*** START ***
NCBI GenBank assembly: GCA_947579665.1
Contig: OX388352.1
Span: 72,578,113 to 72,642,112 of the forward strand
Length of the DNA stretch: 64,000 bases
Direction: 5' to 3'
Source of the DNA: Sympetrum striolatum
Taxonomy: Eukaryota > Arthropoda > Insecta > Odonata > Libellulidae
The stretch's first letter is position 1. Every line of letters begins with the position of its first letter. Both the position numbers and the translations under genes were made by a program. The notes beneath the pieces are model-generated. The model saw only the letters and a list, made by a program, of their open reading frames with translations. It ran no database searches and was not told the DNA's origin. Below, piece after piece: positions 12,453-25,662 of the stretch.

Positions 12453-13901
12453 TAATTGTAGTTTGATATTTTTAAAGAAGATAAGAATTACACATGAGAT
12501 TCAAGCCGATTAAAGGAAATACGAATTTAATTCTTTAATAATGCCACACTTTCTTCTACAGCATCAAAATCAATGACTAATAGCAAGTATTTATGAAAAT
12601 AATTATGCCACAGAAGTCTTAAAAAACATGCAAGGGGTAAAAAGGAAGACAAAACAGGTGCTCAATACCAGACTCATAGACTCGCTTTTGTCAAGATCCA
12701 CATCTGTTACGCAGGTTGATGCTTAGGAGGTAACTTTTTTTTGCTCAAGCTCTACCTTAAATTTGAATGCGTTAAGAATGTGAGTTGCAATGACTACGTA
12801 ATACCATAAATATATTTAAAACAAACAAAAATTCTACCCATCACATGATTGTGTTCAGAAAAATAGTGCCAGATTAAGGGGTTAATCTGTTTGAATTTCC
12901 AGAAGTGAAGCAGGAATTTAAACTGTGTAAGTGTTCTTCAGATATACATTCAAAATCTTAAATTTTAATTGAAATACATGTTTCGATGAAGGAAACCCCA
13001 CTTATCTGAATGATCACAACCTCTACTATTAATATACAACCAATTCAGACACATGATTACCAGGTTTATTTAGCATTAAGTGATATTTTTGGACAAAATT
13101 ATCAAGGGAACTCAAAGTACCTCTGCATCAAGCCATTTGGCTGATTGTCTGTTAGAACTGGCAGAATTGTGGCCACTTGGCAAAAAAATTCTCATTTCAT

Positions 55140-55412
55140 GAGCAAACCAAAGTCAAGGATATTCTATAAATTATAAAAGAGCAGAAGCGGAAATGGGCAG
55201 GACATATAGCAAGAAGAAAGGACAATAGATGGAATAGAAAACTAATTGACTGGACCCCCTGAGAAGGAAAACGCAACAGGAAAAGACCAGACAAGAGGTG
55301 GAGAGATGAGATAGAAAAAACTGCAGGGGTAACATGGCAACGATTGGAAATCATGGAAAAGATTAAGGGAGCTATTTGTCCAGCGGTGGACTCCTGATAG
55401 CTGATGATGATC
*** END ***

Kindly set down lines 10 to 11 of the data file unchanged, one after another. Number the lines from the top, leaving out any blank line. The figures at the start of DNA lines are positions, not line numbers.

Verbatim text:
12453 TAATTGTAGTTTGATATTTTTAAAGAAGATAAGAATTACACATGAGAT
12501 TCAAGCCGATTAAAGGAAATACGAATTTAATTCTTTAATAATGCCACACTTTCTTCTACAGCATCAAAATCAATGACTAATAGCAAGTATTTATGAAAAT